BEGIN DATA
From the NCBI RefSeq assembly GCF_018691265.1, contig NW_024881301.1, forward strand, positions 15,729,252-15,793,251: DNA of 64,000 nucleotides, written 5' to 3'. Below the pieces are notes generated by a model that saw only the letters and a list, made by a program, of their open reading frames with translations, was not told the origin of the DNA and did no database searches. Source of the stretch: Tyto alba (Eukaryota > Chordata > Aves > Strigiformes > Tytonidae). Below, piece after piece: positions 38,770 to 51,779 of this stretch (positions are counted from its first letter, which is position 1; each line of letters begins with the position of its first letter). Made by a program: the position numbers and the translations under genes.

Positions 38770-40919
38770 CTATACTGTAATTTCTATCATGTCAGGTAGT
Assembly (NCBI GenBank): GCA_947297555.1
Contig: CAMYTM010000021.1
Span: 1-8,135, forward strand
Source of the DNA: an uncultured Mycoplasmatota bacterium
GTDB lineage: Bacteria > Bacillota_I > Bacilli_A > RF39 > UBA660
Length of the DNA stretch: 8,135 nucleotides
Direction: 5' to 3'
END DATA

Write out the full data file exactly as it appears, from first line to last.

From the NCBI RefSeq assembly GCF_018691265.1, contig NW_024881301.1, forward strand, positions 15,729,252-15,793,251: DNA of 64,000 nucleotides, written 5' to 3'. Below the pieces are notes generated by a model that saw only the letters and a list, made by a program, of their open reading frames with translations, was not told the origin of the DNA and did no database searches. Source of the stretch: Tyto alba (Eukaryota > Chordata > Aves > Strigiformes > Tytonidae). Below, piece after piece: positions 38,770 to 51,779 of this stretch (positions are counted from its first letter, which is position 1; each line of letters begins with the position of its first letter). Made by a program: the position numbers and the translations under genes.

Positions 38770-40919
38770 CTATACTGTAATTTCTATCATGTCAGGTAGT
Assembly (NCBI GenBank): GCA_947297555.1
Contig: CAMYTM010000021.1
Span: 1-8,135, forward strand
Source of the DNA: an uncultured Mycoplasmatota bacterium
GTDB lineage: Bacteria > Bacillota_I > Bacilli_A > RF39 > UBA660
Length of the DNA stretch: 8,135 nucleotides
Direction: 5' to 3'